- The first day of operation (which includes initialization and RAID creation) not counted (but visible at the start of the graph).
- Power was monitored with a GOSUND SMART KIT Smart Plug, Mini 13A – Find HERE
The initial 24 hours (used for system initialization and RAID configuration) were NOT included in the power usage monitoring, as although they appear on the graph they are one-off single-event scenarios. Each test (Active vs Idle) was conducted for 24hrs and the overall electricity usage was displayed in kw (kilowatt). But what is the difference between Active and Idle activity? Why does it matter?
What is the Difference Between a NAS Drive ‘Active’ and in ‘IDLE / Standby’?
Although a NAS is designed to be in operation 24×7 and is consuming electricity when running, the actual reality of this and the extent to which it is consuming it is actually alot more nuanced. Most home users who have a NAS system will use the NAS directly for a significant;y smaller portion of time per day than it is actually powered on for. Perhaps to stream a movie or a couple of TV episodes, run a daily backup, have a couple of cameras in/outside their home that are sending recordings (or more likely just alerts and associated captures) to the NAS and that is about it. They will periodically do more than these, maybe a VM, more sophisticated backup or use some of the other services ad hoc, but the result is that in most domestic/bog standard home scenarios, a NAS will be switched internally to Idle/Standby after no pro-active use quite quickly and spend 80-90% of the time in low power modes. Business users might well be using the system 24×7 for sync’d tasks and on-going camera recording, but even then, this will be a lower % of system resources in use. So, in order to find a comparable and relative means to study the electricity use of a NAS and it’s cost, I have conducted two tests per NAS+HDD configuration. The first, a 24 Hour Active test, with the system using a decent % of it’s CPU+Memory, a swell as the HDDs not being given the chance to switch to Idle/Standy (by constantly writing AND performing S.M.A.R.T tests hourly). The idle tests involve all of those apps, services and scheduled operations being cancelled and the network cable being disconnected from the NAS (for another 24hrs). From here we can work out the cost of an hour of power usage by either setup in high activity and near-zero activity. But how can we work out the COST of the electricity used by the NAS in that time period?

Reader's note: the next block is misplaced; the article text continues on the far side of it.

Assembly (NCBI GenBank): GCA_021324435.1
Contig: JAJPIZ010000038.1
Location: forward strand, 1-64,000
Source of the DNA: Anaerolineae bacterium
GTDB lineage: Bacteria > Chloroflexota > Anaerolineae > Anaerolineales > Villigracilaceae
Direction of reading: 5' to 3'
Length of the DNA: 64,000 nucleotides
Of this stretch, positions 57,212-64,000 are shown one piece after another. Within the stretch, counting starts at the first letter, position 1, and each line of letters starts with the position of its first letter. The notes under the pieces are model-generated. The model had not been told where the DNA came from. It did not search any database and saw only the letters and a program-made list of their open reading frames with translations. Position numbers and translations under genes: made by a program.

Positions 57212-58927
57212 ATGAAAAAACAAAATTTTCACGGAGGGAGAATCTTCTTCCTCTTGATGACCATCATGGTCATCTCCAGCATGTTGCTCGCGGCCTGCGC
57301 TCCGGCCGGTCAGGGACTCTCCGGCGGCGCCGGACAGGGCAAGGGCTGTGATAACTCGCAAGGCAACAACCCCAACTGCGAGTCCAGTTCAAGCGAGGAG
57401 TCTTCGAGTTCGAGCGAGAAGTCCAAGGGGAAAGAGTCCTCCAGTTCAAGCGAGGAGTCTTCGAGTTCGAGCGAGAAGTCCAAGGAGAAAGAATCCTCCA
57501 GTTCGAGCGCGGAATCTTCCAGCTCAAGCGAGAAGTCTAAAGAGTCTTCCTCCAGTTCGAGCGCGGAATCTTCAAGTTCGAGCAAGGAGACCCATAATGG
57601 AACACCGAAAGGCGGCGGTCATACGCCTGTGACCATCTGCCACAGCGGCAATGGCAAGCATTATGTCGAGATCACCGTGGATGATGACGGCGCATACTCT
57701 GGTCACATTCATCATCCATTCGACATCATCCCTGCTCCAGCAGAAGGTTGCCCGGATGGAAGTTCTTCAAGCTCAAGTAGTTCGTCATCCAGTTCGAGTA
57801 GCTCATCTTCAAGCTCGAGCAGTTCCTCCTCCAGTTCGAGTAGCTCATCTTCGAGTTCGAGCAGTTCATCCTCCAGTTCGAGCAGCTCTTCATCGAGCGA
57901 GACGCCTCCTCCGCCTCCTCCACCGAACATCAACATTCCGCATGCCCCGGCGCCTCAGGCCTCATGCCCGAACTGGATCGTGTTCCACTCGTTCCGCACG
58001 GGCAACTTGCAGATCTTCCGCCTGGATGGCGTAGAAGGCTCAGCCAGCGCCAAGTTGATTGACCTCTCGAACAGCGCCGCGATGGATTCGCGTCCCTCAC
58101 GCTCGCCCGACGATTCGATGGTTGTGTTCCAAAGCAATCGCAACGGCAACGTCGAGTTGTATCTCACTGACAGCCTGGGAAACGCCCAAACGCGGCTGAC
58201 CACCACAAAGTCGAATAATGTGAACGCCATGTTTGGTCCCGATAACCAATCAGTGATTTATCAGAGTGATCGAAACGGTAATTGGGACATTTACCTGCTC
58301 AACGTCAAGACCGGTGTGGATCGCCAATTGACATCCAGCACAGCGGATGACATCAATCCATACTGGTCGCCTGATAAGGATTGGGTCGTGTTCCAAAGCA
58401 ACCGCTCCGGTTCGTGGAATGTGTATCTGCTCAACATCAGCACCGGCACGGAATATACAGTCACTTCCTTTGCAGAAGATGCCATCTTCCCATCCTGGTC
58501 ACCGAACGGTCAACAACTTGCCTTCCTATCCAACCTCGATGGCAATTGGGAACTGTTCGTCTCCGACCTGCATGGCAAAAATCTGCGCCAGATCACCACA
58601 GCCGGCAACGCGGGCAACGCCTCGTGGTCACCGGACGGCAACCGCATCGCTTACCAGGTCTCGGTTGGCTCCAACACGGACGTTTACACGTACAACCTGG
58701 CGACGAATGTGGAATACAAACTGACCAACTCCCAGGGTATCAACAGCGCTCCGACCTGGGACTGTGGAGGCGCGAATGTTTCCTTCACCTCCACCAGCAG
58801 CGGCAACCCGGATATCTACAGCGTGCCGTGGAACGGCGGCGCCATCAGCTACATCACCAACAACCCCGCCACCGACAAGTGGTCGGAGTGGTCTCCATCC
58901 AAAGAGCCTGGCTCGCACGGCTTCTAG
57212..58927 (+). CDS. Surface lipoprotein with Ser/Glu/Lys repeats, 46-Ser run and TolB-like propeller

How Energy Costs in these NAS Tests were Calculated?
The results of the energy usage are then cross-referenced by ‘sust-it.net’ and calculations of the cost of the used electricity per day, month and year was calculated for the UK, U.S, Germany, Australia and Canada. Now, using a select energy tariff is much harder, as there are quite literally thousands of different energy providers globally, each with their own pricing on the cost of energy per ‘kWh’. So, I used the national average calculations that were provided by ‘sust-it’ for each of those areas. Some are clearly more up-to-date than others (i.e the United Kingdom Avg Energy cost tariff is dated October 2022, whereas the Canada’s average energy cost is from way back in March 2020), however, these will still provide a good basis for understanding what a NAS drive is going to cost you in electricity when it is in operation. The national tariff averages used in this article for each region are as follows: